Surviving In Business In Challenging Economic Times

Dean Demeyer

19th of March, 2021

 

To survive in challenging economic times, business owners need accurate, up-to-date and relevant information and good advice. That information assists with the sometimes-difficult decision-making process. All business owner needs to do to acquire that information is ask their accountant for it. The information is already in the accountant’s files. Some of it may be usable straight away, while some may need interpretation. 

For example, ask your accountant this question, “will my business cash flow increase or decrease from the next dollar of additional sales?” Three line items on your Balance Sheet and three line items on your Profit & Loss Statement can provide the answer. Accountants should be able to decipher and extract this information from annual financial statements.

More than ever, you need a proactive accountant who is interested in helping your business succeed. After all, their business success should really come from your business success. 

Being proactive means the accountant has business improvement knowledge and strategies to guide you towards success. Should your existing accountant fail in this regard, then you are on your own and must assume overall responsibility for the future survival or prosperity of your business. In these uncertain times, being exposed to the market is a difficult proposition.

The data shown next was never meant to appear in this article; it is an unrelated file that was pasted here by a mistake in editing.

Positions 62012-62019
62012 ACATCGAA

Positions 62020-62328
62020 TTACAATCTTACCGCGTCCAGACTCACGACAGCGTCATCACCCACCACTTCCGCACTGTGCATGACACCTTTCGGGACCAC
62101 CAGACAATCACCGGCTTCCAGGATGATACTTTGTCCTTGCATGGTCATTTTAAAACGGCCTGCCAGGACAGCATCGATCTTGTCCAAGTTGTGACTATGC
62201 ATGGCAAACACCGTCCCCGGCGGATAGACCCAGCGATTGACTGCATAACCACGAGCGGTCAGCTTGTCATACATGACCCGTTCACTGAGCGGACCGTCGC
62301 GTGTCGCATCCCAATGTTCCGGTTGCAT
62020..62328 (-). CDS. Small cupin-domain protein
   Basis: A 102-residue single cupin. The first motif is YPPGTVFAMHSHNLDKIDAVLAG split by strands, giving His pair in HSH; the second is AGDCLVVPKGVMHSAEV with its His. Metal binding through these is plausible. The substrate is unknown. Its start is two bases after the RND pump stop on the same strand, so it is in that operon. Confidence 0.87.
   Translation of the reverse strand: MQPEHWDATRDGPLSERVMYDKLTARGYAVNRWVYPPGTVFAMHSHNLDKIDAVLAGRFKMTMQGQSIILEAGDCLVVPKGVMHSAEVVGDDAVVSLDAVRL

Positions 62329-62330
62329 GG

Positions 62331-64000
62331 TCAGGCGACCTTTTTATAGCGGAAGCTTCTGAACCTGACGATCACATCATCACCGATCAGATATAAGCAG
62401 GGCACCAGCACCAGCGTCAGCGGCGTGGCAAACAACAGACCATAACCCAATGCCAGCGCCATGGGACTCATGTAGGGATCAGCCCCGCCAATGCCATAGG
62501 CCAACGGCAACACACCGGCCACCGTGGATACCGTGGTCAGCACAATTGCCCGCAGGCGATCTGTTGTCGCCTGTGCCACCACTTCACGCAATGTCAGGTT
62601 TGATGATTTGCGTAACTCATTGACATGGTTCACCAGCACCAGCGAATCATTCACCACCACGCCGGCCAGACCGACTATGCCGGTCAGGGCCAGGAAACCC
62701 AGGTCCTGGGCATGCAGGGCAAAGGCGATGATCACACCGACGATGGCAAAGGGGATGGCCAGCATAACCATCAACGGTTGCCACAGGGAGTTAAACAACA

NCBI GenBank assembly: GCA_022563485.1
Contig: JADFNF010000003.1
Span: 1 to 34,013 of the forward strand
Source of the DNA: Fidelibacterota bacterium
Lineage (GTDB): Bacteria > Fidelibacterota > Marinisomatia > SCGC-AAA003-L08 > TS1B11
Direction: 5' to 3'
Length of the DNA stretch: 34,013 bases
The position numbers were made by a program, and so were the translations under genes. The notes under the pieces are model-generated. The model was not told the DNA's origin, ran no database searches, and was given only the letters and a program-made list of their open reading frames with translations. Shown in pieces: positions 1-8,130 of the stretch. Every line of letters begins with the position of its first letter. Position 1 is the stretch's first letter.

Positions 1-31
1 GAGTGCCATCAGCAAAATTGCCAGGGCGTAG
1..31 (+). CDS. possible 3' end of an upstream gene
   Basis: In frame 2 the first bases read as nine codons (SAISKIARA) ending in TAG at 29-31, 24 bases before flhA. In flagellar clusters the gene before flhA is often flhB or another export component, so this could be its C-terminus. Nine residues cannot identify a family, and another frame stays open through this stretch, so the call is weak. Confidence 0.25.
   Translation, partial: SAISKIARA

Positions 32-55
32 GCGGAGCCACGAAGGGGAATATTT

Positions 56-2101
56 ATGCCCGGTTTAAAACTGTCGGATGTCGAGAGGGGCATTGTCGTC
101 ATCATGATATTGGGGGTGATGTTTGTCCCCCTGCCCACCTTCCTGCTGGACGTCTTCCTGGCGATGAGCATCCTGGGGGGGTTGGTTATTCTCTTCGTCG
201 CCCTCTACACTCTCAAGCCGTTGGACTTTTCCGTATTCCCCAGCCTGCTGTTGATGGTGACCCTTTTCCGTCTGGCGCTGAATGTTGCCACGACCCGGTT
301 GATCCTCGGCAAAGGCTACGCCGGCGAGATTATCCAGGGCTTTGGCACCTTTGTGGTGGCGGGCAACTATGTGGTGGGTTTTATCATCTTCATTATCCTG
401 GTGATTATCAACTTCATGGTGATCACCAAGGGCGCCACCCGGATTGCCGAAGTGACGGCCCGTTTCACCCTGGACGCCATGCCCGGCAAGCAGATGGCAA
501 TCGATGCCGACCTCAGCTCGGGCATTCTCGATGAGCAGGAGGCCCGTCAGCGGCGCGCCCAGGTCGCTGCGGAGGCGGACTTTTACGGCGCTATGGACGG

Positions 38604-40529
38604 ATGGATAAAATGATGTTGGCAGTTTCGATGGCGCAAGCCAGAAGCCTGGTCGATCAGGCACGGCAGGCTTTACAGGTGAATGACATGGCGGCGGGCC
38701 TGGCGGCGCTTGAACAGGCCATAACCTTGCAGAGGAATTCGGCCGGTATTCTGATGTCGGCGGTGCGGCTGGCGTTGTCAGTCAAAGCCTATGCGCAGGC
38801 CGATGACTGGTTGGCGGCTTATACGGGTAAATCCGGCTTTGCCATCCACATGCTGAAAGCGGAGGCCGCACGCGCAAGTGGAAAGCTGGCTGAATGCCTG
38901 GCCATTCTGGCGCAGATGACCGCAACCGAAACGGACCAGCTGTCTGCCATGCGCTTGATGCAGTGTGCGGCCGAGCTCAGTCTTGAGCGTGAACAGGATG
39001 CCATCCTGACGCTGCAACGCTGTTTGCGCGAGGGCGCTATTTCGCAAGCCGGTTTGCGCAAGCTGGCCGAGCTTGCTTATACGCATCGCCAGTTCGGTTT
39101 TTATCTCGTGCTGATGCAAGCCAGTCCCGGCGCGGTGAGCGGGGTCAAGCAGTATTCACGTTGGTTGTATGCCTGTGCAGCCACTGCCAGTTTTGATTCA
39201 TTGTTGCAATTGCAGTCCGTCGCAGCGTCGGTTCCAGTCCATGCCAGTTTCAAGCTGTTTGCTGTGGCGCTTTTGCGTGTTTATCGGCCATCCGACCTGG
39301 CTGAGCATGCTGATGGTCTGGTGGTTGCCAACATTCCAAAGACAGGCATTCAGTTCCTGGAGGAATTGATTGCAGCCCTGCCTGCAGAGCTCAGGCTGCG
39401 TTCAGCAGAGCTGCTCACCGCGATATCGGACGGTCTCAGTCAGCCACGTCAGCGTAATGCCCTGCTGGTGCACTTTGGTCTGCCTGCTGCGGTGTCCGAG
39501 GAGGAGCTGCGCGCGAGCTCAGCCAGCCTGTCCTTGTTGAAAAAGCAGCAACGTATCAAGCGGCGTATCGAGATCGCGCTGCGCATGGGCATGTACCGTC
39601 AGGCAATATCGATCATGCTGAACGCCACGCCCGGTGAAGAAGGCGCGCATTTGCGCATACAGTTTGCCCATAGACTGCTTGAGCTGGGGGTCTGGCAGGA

Asking these further questions of your accountant and the subsequent answers will determine how proactive your accountant really is:

  1. How do I improve and keep my cash flow?
  2. How can my business fundamentals be improved to obtain a positive cash cycle?
  3. How do I improve my profitability (other than by just cutting costs)?
  4. Should I improve sales by increasing prices, or merely spend more money on marketing trying to increase sales volume? Do the maths and be courageous; you will be pleasantly surprised.
  5. How can I reduce my debt levels?
  6. How can I better utilise the assets I have?
  7. I regard my business sale proceeds as most of my retirement nest egg, how do I improve its value?
  8. And the big question, how do I prepare my business for sale, and without me, do I have anything to sell?

Answers to these questions will highlight the major areas most businesses are having difficulty with and provide useful clues as to what is essential to ensure the business remains viable and prosperous. 

Ask your accountant to stop spending the fees you pay them looking in the rear vision mirror at your historical year-end tax obligations and quarterly BAS returns, get into the passenger seat next to you, and focus on the future development of your business and personal financial success. 

If your accountant isn’t proactive in assisting you to business success, my recommendation is that you should look around for one that is. Remember, most of the information is already available; you just need someone to interpret it for you.

About the author


Dean Demeyer

Like you, specialist business broker, Dean Demeyer understands what makes a business thrive – good relationships built on open communication. With over 3 decades of experience in Business Advisory Services, Business Consulting and Executive Coaching, and most importantly, real-life, in-the-trenches business experience, Dean’s view of business is quite unique.

  • helen.newton@finnbusinesssales.com.au

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